To add this to your existing LinuxCon + ContainerCon Europe registration, please click here.

When Open Source Software is critical to the success of your organization, it requires Professional Open Source Management. This full-day course, taught by Greg Olson and Bill Weinberg of the Linux Foundation Open Source Consulting team, will cover fundamental concepts of Professional Open Source Management, illustrated with real-world examples.

This survey course is organized around the key phases of developing an Open Source Management program:

  • Open Source Management Strategy
  • Open Source Policy
  • Open Source Processes
  • Open Source Management Program Implementation

Within these phases, the following topics will be covered:​

  • Discovery and evaluation
  • Review and approval
  • Open source in commercial procurement
  • Code management and maintenance
  • Community interaction
  • License compliance
  • Executive oversight

This course will be valuable to anyone concerned with and involved in Open Source Management, including operational and legal executives, software development managers, open source program managers and developers.


Friday October 7, 2016 09:00 - 18:00
Check!

09:30

Open Source Storage Summit, presented by {code} by Dell EMC (Pre-registration Required)
Schedule
9:30 am - Welcome and Introduction to Speakers/Sessions - Jonas Roasland, {code} by Dell EMC
10:00 am - Storage for Containers: Software-Based and Scale-Out - David von Thenen, {code} by Dell EMC
10:45 am - AM Break
11:00 am - Automated CI/CD with Rancher - Nick Thomas, Klockner
11:45 am - Prep for Hands-On Lab - {code} team
12:15 pm - Lunch (provided)
1:00 pm - Hands-On Lab: Docker and Persistent Storage - Jonas Rosland, {code} by Dell EMC
2:00 pm - Hands-On Lab: Mesos and Persistent Storage - David von Thenen, {code} by Dell EMC
3:00 pm - PM Break and Hangout with Speakers

These are exciting times in the Software Defined Storage space, especially with the rapid innovation in the cloud native space. Open Source projects abound and are working collaboratively to bring community-driven innovation to all areas of technology infrastructure and also provide seamless integration to the cloud. Spend a day with us to understand Software as a Service as it pertains to cloud native technologies and the open source projects that contribute in this space, from REX-Ray and CoprHD to Kubernetes and Mesos, to Spark and data streaming, and to Ceph, GlusterFS and OpenStack Swift. These stacks quickly emerging in this world, and this summit is an opportunity to look at the latest developments.

Some of the topics we'll be covering include software defined storage controllers and API platforms, data persistence for cloud native applications, persistent storage with Docker, storage management with OpenStack, open source storage platforms, and the new heterogeneous open source software stack for storage.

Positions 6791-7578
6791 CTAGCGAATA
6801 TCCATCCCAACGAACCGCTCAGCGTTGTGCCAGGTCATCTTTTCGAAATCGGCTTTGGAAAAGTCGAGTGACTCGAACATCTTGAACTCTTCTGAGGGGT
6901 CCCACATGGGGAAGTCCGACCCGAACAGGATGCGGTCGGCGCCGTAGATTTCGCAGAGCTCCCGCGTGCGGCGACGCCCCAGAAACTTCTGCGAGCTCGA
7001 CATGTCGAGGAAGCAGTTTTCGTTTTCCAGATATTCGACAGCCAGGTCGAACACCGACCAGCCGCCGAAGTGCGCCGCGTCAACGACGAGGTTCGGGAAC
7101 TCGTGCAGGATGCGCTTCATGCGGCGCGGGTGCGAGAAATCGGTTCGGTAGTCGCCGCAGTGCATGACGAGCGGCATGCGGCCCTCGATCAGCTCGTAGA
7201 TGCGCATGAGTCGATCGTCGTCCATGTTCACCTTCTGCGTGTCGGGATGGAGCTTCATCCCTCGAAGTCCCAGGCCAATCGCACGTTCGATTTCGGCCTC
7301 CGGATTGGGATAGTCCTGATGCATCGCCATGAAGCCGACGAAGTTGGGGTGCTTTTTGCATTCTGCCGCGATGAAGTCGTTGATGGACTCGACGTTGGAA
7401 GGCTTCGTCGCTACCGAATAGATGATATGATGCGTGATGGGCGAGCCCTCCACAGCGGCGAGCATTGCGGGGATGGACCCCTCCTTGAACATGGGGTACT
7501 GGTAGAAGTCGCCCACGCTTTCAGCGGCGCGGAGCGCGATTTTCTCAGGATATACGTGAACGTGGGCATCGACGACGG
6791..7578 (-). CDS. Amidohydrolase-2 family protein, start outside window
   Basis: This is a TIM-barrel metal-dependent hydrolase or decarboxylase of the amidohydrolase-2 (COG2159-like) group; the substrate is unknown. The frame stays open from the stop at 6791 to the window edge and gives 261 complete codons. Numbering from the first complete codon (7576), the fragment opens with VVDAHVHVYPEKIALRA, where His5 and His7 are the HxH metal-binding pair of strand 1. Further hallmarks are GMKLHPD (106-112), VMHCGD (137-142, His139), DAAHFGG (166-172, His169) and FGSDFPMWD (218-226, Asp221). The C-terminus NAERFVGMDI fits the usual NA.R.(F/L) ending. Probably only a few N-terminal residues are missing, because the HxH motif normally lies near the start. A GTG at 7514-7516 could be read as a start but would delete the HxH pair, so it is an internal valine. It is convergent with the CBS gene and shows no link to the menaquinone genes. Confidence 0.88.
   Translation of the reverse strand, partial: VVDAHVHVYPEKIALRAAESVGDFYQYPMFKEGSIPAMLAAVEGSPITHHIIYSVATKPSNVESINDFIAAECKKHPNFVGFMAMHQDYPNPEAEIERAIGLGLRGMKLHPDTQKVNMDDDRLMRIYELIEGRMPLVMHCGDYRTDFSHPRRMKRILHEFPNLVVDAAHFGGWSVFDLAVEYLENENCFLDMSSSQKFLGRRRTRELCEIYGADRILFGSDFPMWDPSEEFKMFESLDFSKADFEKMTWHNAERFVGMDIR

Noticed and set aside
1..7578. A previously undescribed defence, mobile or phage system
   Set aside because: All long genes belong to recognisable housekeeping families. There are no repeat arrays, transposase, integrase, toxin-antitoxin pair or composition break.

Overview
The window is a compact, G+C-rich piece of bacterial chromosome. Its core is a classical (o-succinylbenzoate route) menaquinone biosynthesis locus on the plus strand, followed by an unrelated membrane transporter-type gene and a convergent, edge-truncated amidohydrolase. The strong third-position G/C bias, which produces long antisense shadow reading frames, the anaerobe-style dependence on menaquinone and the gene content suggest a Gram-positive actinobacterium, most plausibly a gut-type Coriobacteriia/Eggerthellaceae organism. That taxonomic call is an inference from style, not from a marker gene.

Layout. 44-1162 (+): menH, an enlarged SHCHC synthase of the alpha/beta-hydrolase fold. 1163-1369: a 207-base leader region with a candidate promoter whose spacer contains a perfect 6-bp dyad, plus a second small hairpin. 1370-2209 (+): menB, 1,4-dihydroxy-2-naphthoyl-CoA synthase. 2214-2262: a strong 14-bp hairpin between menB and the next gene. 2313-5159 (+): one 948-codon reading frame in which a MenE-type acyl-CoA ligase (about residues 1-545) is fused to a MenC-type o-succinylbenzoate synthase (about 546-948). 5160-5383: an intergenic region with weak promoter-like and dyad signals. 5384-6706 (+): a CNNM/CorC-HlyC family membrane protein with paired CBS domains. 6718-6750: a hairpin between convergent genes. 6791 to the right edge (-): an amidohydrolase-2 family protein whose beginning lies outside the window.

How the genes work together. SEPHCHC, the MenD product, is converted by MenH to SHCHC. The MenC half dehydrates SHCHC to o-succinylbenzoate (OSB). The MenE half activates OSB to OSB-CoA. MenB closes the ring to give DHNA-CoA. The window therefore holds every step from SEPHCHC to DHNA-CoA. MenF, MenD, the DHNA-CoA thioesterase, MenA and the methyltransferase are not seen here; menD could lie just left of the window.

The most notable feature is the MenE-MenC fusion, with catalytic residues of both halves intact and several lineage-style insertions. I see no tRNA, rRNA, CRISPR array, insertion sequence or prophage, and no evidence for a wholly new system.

Come and learn how to build open source storage platforms for cloud native and container infrastructure!


 

Friday October 7, 2016 09:30 - 16:00
Hugos South

13:00

Tutorial: Orchestrating Containers in Production at Scale with Docker Swarm - Jerome Petazzoni, Docker
Docker is an open platform to build, ship, and run any application, anywhere. In this hands-on tutorial, you will learn how to deploy and scale applications using Docker "Swarm Mode" and its native clustering abilities.

We will cover the following topics:
- building and running micro-services with Docker Compose
- identifying bottlenecks and scaling containers
- concepts and features of SwarmKit, Swarm Mode, and Docker 1.12
- setup and management of a cluster with Swarm Mode
- operation of a local container registry
- deployment of the demo micro-services application on Swarm
- overlay networks concepts, administration, and debugging
- rolling updates and policies- centralized logging (using an ELK stack as an example)
- centralized metrics collection (using Intel Snap as an example)
- stateful services using local volumes
- scripting build and distribution of images
- distributed application bundles- advanced node management

Come with your laptop! You don't need to install anything before the workshop, as long as you have a web browser and a SSH client.

Each attendee will be given a cluster of 5 nodes for the duration of the workshop, and will be able to build, ship, and run the demo application on this cluster, to get hands-on experience.

Speakers
JP

Jerome Petazzoni

Tinkerer Extraordinaire, Docker Inc.
Jerome works at Docker, where he helps others to containerize all the things. In another life he built clouds when EC2 was just the name of a plane, developed a GIS to deploy dark fiber through the French subway, managed commando deployments of large-scale video streaming systems in bandwidth-constrained environments such as conference centers, operated and scaled the dotCloud PAAS, and other feats of technical wizardry. When annoyed he threatens... Read More →


Friday October 7, 2016 13:00 - 17:00
Bellevue